Intel CEO Pat Gelsinger is putting the pressure on the U.S. government to help subsidize chip manufacturing, insisting the current reliance on plants in Taiwan and Korea as “geopolitically unstable.”
Why it matters: There is bipartisan support for funding the domestic semiconductor industry, but Congress has yet to sign the check. The Senate has passed the CHIPS Act that includes $52 billion in semiconductor investment, but it has yet to pass the House.
“If the world becomes dependent on one location, that’s not politically stable, right,” Gelsinger told “Axios on HBO.”
While chips are designed by several companies in the United States, including rivals Qualcomm, AMD and Nvidia, most companies rely on TSM (Taiwan). Taiwan’s Semiconductor Manufacturing Co., or Korea’s Samsung, to manufacture its chips.
This was not the case previously, as the United States accounted for more than a third of the semiconductor industry, but now only 12% of this industry is located in the United States due to cheap labor in other countries, as the cost of production was a major factor in this transformation.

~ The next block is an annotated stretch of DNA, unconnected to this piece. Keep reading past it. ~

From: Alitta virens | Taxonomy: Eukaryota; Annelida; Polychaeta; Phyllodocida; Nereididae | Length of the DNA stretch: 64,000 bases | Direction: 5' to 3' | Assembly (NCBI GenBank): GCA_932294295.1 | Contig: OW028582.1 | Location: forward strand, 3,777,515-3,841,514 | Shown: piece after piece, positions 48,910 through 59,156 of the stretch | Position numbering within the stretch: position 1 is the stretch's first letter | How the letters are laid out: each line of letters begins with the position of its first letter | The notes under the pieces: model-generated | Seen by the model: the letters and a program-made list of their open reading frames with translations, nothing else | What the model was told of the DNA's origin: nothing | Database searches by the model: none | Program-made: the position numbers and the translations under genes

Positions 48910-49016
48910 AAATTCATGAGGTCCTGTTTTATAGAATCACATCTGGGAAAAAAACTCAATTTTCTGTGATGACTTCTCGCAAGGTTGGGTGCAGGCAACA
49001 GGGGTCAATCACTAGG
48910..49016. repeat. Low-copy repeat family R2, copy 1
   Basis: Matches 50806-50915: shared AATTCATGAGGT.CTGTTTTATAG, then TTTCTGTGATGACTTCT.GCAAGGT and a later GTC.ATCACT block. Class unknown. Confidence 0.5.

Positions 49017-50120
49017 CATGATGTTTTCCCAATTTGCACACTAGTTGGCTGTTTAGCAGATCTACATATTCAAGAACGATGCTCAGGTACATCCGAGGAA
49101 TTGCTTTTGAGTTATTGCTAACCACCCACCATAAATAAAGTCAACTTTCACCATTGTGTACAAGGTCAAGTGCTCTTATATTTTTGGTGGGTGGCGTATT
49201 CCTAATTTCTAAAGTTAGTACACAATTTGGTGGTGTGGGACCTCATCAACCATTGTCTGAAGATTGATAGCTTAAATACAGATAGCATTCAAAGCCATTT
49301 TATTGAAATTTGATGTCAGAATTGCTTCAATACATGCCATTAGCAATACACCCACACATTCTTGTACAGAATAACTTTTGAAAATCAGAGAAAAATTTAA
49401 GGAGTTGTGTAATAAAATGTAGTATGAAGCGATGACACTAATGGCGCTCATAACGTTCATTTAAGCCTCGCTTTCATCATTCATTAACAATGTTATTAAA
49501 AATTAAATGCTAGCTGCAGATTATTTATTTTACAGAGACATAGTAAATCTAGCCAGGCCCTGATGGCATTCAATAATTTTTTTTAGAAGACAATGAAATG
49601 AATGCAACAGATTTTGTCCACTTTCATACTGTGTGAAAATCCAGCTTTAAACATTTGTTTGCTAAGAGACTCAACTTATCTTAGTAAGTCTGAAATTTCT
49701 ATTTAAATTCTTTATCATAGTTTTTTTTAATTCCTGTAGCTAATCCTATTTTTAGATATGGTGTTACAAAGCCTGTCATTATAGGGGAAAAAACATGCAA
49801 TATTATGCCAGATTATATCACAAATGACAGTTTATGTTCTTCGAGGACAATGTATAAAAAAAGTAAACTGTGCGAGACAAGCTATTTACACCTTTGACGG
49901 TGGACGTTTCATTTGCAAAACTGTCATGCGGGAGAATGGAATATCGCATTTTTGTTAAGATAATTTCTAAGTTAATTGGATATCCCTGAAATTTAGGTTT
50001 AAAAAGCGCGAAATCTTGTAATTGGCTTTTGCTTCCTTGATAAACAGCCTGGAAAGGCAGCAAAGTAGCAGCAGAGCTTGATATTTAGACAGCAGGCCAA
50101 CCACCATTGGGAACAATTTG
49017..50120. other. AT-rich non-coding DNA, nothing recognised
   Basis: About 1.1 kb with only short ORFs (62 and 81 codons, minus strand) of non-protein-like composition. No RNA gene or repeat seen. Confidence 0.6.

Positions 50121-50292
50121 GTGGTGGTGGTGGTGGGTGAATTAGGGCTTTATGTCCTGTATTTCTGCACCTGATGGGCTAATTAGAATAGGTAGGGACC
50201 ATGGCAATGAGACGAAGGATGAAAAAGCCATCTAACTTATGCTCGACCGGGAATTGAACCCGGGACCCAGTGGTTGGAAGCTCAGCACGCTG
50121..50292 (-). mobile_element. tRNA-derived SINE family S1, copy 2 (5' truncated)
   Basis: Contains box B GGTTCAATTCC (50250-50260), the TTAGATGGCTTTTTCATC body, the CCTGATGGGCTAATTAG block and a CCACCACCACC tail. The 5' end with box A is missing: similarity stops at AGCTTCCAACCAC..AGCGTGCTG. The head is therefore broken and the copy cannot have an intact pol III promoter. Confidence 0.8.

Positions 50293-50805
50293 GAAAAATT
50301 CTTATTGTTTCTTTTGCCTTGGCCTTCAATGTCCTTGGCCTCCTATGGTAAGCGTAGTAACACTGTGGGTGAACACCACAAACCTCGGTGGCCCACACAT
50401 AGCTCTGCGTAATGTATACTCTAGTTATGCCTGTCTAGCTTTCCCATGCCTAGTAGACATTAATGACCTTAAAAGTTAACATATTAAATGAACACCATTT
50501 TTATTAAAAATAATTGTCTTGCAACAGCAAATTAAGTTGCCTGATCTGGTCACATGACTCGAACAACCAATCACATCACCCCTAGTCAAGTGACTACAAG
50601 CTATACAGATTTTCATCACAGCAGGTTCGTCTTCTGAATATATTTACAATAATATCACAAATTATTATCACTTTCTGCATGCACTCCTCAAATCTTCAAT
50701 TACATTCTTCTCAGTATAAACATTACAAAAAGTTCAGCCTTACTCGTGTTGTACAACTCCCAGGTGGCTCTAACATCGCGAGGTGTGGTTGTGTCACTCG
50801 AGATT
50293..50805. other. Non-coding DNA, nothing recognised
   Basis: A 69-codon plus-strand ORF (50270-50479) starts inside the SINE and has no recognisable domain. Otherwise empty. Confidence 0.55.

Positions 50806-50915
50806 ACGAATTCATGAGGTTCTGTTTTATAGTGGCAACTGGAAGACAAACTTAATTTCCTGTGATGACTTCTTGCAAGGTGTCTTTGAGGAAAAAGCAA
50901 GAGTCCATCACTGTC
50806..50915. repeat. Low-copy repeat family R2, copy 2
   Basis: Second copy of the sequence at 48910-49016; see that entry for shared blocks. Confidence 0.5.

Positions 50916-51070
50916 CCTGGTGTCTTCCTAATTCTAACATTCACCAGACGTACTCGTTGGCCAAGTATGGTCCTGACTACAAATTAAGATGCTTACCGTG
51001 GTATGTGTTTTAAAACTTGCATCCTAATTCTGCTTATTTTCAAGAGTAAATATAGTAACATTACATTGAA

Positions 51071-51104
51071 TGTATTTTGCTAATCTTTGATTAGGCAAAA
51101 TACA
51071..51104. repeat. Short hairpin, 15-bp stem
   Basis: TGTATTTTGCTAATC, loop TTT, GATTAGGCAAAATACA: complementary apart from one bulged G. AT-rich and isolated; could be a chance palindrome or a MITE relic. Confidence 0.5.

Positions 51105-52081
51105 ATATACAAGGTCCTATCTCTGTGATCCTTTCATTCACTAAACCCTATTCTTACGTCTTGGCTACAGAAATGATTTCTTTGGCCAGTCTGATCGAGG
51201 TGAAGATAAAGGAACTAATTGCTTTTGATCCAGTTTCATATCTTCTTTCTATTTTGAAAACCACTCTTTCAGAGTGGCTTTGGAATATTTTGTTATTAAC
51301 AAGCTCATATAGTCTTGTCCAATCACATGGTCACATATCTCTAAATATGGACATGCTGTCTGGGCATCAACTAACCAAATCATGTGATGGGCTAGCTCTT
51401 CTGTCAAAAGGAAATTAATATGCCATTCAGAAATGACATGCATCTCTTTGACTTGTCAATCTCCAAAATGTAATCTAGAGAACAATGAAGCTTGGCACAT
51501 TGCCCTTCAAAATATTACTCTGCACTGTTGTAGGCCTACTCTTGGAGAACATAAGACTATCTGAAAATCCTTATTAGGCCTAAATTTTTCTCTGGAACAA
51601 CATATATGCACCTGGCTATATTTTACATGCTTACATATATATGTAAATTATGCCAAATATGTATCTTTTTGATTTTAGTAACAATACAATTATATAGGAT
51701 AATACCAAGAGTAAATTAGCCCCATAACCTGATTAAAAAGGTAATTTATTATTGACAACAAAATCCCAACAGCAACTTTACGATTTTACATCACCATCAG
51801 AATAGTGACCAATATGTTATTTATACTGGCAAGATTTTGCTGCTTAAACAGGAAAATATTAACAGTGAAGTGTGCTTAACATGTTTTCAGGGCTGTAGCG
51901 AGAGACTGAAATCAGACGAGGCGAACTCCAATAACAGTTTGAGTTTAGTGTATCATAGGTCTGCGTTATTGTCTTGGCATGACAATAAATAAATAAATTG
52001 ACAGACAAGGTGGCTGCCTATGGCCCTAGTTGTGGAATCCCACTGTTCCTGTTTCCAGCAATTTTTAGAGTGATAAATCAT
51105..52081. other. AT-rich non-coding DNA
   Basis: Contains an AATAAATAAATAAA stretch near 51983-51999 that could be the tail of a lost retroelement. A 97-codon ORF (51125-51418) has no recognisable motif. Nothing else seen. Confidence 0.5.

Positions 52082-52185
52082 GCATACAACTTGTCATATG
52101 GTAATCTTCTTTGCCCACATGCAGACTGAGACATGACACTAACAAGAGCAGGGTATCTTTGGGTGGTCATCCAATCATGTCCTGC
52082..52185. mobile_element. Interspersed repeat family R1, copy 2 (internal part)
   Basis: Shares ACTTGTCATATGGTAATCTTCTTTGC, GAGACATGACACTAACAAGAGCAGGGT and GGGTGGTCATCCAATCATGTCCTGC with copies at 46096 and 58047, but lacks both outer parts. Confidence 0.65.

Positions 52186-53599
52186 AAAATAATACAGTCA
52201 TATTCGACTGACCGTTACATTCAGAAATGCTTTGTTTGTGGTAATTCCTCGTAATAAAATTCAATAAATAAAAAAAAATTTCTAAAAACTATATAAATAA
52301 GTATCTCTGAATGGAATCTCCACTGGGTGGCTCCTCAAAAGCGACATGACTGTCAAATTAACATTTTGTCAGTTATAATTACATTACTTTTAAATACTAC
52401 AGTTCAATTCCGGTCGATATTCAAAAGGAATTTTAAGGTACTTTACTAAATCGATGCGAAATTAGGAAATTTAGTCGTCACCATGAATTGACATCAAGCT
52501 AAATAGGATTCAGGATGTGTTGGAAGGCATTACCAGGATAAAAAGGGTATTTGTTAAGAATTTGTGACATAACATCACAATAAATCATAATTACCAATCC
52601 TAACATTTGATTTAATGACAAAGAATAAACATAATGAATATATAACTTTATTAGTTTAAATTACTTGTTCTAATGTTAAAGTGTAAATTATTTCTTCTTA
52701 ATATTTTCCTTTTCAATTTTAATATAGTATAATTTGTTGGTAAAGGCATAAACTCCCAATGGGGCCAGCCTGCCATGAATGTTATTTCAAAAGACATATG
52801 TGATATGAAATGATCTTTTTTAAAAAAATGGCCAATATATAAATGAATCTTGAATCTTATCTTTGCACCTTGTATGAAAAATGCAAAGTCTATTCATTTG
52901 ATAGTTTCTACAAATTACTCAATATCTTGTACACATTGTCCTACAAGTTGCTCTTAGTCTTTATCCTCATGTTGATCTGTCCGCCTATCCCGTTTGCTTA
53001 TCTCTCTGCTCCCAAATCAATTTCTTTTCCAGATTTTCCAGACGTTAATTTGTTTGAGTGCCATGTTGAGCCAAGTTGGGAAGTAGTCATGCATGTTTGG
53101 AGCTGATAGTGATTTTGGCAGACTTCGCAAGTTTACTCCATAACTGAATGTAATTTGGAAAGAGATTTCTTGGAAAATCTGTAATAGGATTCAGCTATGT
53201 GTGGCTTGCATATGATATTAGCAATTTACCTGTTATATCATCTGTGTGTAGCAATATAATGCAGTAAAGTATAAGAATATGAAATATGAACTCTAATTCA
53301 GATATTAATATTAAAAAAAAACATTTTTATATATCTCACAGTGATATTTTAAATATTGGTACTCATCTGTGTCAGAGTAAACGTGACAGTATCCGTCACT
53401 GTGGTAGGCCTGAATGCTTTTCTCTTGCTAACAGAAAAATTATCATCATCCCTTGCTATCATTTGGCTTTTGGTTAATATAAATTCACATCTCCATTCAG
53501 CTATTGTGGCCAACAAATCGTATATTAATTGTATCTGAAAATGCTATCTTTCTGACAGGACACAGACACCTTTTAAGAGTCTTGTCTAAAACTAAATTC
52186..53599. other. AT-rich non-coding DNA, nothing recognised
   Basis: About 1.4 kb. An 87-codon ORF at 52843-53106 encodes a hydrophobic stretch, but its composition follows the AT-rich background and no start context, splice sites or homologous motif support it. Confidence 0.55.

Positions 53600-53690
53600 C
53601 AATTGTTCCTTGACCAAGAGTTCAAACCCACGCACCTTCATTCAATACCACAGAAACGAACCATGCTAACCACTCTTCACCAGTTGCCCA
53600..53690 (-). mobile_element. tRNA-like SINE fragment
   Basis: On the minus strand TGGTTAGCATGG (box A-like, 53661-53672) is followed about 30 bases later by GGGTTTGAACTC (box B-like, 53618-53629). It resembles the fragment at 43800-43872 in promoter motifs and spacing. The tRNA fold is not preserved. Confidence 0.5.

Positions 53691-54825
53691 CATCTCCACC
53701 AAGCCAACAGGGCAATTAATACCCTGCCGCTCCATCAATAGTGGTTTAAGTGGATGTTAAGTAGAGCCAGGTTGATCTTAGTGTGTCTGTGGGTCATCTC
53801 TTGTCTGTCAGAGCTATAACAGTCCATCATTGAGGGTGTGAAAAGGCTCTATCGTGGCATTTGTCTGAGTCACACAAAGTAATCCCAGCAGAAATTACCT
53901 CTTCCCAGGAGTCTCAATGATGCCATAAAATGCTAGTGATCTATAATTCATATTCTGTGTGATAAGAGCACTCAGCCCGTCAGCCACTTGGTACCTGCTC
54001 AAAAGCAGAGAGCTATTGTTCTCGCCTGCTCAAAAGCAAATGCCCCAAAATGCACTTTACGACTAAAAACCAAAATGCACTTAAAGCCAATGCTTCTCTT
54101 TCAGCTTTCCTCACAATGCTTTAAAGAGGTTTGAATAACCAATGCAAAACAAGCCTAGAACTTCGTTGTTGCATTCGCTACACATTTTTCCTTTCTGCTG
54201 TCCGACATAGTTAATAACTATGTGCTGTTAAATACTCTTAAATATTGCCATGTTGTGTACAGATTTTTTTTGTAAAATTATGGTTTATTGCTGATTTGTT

“We can’t be 30% or 40% more expensive than Asia,” Gelsinger said, in an argument clearly aimed at Congress. “So help us close that gap so that we can build bigger and faster on U.S. soil.”
Gelsinger explained that Intel could afford the manufacturing effort without US government money, but said it could get bigger and faster with that funding.
“We’re investing $20 billion in capital this year. So we are gonna be spending our cash flows to build labs and fabs,” Gelsinger said. “But we also– are looking for and– seeking subsidies– and support from governments.”
Gelsinger considers this step important to enable the United States to control its own digital future.
Even $52 billion is just a down payment on what will be needed over the next several years for Intel and the U.S. to catch up. “I believe there will need to be a CHIPS Act 2, maybe a CHIPS Act 3 to fully realize this moonshot,” Gelsinger said.